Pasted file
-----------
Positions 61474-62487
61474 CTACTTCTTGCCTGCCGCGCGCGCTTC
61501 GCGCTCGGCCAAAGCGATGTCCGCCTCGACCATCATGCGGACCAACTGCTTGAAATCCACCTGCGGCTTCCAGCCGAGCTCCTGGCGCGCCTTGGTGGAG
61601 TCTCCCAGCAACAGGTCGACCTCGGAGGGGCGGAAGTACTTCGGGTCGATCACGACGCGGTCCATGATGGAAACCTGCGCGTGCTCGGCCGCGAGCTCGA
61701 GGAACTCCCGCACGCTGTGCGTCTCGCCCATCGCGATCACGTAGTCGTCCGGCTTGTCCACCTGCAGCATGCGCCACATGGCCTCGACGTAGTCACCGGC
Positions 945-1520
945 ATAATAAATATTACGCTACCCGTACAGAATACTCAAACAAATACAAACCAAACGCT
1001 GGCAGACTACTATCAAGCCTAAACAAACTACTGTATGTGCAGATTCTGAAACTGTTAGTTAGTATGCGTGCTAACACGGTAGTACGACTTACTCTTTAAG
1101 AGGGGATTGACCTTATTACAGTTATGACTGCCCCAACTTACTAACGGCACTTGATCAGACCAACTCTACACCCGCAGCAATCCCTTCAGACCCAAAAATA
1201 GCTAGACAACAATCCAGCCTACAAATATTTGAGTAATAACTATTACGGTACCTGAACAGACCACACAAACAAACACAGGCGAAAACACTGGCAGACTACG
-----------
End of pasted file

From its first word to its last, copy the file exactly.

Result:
Positions 61474-62487
61474 CTACTTCTTGCCTGCCGCGCGCGCTTC
61501 GCGCTCGGCCAAAGCGATGTCCGCCTCGACCATCATGCGGACCAACTGCTTGAAATCCACCTGCGGCTTCCAGCCGAGCTCCTGGCGCGCCTTGGTGGAG
61601 TCTCCCAGCAACAGGTCGACCTCGGAGGGGCGGAAGTACTTCGGGTCGATCACGACGCGGTCCATGATGGAAACCTGCGCGTGCTCGGCCGCGAGCTCGA
61701 GGAACTCCCGCACGCTGTGCGTCTCGCCCATCGCGATCACGTAGTCGTCCGGCTTGTCCACCTGCAGCATGCGCCACATGGCCTCGACGTAGTCACCGGC
Positions 945-1520
945 ATAATAAATATTACGCTACCCGTACAGAATACTCAAACAAATACAAACCAAACGCT
1001 GGCAGACTACTATCAAGCCTAAACAAACTACTGTATGTGCAGATTCTGAAACTGTTAGTTAGTATGCGTGCTAACACGGTAGTACGACTTACTCTTTAAG
1101 AGGGGATTGACCTTATTACAGTTATGACTGCCCCAACTTACTAACGGCACTTGATCAGACCAACTCTACACCCGCAGCAATCCCTTCAGACCCAAAAATA
1201 GCTAGACAACAATCCAGCCTACAAATATTTGAGTAATAACTATTACGGTACCTGAACAGACCACACAAACAAACACAGGCGAAAACACTGGCAGACTACG